American biopharmaceutical giant Bristol Myers Squibb (BMS) announced on 28 March 2023, the European Commission (EC) approval of Sotyktu (deucravacitinib), its first-in-class, selective, allosteric tyrosine kinase 2 (TYK2) inhibitor for adults with moderate-to-severe plaque psoriasis (PsO) who are eligible to receive systemic therapy or phototherapy.

PsO is a chronic and systemic inflammatory dermatological condition, which affects 2%–3% of the world’s population and is linked to physical and mental effects and debilitated quality of life, with Europe having the highest prevalence globally. BMS’s Sotyktu represents a new class of small molecules with a unique mechanism of action and is hailed as a landmark achievement due to the prior absence of a proven once-daily, symptom-relieving, and tolerable therapeutic alternative in the region.

Following intake and through a high degree of sensitivity, Sotyktu selectively targets and binds the pseudokinase domain of TYK2, thus allosterically inhibiting signalling of interleukin 23 (IL-23), IL-12, and Type 1 interferons (IFN), key inflammatory cytokines in the pathogenesis of psoriasis. 

The EC has based its approval of the drug on results from BMS’s global, randomized, double-blind Phase III POETYK PSO-1 (NCT03624127) and POETYK PSO-2 (NCT03611751) clinical trials which exhibited superior efficacy of Sotyktu compared to a placebo and Amgen’s oral Otezla (apremilast), its direct competitor, at weeks 16 and 24, with responses maintained over a period of 52 weeks. The results of both clinical trials were evaluated in relation to the Psoriasis Area and Severity Index (PASI) and the static Physician’s Global Assessment (sPGA), with a PASI 75 and a sPGA score of 0 (clear) or 1 (almost clear) at week 16 versus the placebo and Otezla arms, being the co-primary endpoints. The clinical trials established that a significantly higher number of Sotyktu-treated patients with moderate-to-severe PsO had achieved an sPGA score of 0/1 and PASI 75 and 90 response, with the positive clinical outcomes being maintained over 52 weeks. BMS reported that in the POETYK PSO-2 trial, 80% of the adult patients who continued the Sotyktu course maintained PASI 75 response compared to 31% of those who were withdrawn from the drug. Further data points from the POETYK PSO long-term extension trial (LTE) (NCT04036435), in which patients could enrol after the 52-week PSO-1 and 2 trials, reinforced the European approval after a consistent safety profile in patients following a continuous treatment duration of three years with the open-label Sotyktu 6mg once-daily PsO drug.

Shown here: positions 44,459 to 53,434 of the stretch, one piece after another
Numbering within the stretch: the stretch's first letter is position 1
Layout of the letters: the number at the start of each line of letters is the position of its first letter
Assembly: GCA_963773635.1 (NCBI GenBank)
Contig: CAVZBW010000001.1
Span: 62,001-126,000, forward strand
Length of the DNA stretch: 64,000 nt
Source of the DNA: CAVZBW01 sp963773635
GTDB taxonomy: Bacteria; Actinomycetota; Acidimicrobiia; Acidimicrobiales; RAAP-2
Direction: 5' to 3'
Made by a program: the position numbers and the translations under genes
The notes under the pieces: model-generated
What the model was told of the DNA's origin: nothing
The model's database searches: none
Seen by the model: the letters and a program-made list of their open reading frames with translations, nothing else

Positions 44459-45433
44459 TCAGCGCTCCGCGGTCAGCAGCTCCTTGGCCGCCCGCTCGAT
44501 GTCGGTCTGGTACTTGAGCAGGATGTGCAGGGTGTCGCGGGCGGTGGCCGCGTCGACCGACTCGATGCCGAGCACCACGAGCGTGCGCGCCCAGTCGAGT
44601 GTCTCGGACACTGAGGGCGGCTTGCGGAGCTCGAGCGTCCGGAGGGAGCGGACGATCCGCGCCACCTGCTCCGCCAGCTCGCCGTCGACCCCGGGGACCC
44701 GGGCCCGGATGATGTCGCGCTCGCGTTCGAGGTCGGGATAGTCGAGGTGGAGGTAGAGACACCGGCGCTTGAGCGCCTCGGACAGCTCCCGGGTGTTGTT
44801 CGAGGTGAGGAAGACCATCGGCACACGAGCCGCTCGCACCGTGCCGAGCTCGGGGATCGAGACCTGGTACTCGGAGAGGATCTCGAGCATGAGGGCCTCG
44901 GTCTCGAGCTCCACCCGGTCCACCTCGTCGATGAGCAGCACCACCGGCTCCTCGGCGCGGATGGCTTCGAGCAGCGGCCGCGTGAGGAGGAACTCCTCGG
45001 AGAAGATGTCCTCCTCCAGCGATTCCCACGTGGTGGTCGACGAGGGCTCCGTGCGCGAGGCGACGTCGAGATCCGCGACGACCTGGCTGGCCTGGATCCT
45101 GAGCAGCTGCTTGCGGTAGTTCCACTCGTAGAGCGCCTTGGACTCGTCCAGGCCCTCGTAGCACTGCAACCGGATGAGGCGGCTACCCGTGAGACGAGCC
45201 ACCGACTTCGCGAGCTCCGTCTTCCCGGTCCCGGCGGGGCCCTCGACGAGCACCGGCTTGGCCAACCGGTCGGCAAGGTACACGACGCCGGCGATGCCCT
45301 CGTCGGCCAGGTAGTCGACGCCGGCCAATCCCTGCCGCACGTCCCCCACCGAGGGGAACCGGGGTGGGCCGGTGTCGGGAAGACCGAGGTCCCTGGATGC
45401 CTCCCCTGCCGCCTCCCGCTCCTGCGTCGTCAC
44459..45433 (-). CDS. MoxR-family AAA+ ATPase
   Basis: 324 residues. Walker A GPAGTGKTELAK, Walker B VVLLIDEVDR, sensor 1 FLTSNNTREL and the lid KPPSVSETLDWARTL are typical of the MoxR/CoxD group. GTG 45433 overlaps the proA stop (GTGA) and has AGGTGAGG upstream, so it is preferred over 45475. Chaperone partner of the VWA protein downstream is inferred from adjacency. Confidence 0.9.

According to GlobalData’s Drugs Database Pharma Intelligence Centre, with an analyst consensus global sales forecast of $2.9bn by 2029, Sotyktu is set to become a blockbuster for the treatment of PsO, directly competing against formidable and established biologics in the space, including AbbVie’s highly acclaimed Skyrizi (risankizumab). However, BMS has reported that, at therapeutic doses, Sotyktu’s TYK2 mechanism of action does not inhibit Janus kinase (JAK) 1, 2, or 3 and it has not yet been established whether it may be associated with the observed or potential adverse reactions of JAK inhibition. Nonetheless, the inhibition of TYK2 can potentially affect a smaller number of inflammatory cytokine pathways when compared to other JAK inhibitors. Thus, it is expected that the selective inhibition of TYK2 will prevent the toxicities that are commonly linked with JAK inhibitors, rendering Sotyktu a safe option (Yang, Oak, and Elewski, 2021). 

Overall, GlobalData understands that the positive clinical trial results and its new European arena underpin Sotyktu’s outlook as a leading drug in the crowded and growing PsO space.